May 27, 2014
There's no shortage of breweries in Central Virginia, but there's growing fear of a shortage of one of beer's main ingredients.
Craft breweries say the crops of hops are in high demand.
"Hops are actually the flower of the vine and they contain a strong amounts of bittering acids that we use for bitterness, and they're a preservative for beer," said Hunter Smith, the owner and brewmaster at Champion Brewing Company in Charlottesville.
The reason for a looming shortage is because of the increasing popularity of breweries.
"With so many new breweries opening, there's definitely a tension on supply, and the prices are going up," Smith said.
Hops that are widely available, which usually flavor big-name beers, likely won't be affected. It's the specialty brews that could see the impact.
One reason for the shortage is that many varieties of hops are proprietary. Certain companies or farmers own the genetic sequence of the hops, so not everyone can make the specific varieties.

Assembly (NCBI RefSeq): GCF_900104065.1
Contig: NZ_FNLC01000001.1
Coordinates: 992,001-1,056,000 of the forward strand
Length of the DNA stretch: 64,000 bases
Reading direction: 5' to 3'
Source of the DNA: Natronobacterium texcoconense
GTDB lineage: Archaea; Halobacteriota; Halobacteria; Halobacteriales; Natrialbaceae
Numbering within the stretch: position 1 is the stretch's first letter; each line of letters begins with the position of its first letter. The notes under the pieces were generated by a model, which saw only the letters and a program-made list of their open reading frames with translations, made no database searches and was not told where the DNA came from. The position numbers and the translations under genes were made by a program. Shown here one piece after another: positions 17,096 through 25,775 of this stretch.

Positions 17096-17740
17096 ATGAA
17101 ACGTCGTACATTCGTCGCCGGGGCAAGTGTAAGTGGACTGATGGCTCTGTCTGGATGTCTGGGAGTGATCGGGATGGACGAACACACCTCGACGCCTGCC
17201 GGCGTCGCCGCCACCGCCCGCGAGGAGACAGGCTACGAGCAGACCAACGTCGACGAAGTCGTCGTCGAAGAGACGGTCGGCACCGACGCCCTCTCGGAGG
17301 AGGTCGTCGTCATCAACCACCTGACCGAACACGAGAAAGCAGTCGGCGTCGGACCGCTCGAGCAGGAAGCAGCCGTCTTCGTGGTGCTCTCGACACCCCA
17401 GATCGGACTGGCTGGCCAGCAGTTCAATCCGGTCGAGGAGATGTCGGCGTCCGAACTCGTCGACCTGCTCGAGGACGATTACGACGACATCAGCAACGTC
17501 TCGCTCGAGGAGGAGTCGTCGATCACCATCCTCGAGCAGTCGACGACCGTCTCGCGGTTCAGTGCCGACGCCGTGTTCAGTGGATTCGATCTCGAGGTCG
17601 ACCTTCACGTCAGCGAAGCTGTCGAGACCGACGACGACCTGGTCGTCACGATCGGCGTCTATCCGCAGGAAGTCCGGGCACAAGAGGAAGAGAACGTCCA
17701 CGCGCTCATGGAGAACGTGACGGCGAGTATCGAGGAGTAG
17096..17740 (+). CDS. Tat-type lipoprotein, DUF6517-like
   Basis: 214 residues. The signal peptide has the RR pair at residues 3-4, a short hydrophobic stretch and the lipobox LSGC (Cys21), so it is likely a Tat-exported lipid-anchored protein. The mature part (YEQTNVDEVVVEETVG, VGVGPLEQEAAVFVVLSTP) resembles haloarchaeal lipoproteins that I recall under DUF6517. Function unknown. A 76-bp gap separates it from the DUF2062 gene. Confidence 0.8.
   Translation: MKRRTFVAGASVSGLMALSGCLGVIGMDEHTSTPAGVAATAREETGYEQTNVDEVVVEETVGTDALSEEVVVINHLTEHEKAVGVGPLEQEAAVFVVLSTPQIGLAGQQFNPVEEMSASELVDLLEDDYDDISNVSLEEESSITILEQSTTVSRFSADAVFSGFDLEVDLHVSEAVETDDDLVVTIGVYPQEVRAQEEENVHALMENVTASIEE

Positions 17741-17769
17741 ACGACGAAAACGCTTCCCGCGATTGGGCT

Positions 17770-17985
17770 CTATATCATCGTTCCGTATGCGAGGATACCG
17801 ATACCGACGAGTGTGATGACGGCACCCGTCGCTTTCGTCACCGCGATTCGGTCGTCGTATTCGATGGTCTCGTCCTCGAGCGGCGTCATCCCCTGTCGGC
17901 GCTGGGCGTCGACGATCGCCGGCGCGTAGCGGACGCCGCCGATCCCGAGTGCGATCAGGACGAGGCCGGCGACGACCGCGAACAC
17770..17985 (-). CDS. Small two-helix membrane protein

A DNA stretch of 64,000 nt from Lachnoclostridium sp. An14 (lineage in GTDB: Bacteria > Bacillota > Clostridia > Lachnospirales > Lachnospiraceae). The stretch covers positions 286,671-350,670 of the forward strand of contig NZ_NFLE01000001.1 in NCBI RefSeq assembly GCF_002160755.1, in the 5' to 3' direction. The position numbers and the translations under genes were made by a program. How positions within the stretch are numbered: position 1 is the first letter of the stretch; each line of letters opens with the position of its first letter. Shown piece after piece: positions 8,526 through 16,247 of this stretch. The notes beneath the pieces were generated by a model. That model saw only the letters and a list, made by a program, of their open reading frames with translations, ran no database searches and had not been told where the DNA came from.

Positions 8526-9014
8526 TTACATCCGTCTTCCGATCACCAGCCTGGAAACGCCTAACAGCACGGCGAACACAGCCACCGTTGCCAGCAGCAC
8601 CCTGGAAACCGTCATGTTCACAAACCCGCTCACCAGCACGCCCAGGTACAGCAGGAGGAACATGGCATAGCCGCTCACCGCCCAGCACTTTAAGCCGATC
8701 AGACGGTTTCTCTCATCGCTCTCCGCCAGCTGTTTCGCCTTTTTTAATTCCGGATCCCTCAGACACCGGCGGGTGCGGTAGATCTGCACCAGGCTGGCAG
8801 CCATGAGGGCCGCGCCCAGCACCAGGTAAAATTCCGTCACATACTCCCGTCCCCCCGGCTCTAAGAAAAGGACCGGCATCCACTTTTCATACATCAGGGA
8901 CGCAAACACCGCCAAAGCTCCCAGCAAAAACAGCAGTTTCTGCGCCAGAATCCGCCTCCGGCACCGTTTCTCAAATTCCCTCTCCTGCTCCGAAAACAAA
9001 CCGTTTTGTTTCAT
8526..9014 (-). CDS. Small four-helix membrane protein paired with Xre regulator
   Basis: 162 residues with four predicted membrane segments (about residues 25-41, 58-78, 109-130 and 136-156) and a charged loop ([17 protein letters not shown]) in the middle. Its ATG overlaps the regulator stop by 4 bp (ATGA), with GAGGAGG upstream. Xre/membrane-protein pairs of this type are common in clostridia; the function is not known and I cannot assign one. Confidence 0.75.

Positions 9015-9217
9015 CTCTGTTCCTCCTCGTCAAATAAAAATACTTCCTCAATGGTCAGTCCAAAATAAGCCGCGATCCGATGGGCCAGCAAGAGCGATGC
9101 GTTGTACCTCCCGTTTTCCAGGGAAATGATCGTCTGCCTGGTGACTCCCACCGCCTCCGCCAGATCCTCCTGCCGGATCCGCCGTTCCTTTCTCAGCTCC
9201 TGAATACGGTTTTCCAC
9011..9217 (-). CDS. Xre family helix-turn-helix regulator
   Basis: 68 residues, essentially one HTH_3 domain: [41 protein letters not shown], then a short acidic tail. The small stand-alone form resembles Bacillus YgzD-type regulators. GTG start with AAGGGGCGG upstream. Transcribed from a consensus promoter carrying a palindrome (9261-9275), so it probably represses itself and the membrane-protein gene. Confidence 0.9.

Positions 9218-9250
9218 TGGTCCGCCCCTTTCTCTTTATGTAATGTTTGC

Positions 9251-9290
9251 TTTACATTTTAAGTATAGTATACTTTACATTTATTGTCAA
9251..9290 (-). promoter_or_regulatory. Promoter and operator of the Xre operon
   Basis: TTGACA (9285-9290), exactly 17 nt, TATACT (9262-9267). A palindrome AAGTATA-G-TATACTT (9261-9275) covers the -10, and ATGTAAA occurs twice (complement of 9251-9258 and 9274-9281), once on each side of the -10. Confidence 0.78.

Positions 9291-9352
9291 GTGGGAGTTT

"We've always sort of used expensive and cool, sometimes extreme varieties of hops," Smith said. "The difficulty for us in having established a much bigger production brewery is that getting those cool, expensive hops in the volumes that we need has been a challenge."
Based on simple supply and demand theory, the prices are going up, so the breweries need to get creative.
"It's actually pretty frequent that other brewers say, 'Hey, I need this, but I've got some of this. I'll trade you, or can we sell?'" Smith said. "So it's driving some more brewery-to-brewery sales, and also some third-party sales that are sort of bumping up prices because they can."
There is a chance some favorite draught beers may be in short supply, but Smith warns of imitators that may be lesser quality.
"I think a worse alternative than not making them would be making them with a compromised, substitute ingredient," he said. "I personally would rather find a cooler way to implement an available hop than to try to make a substitute and cheapen this particular beer."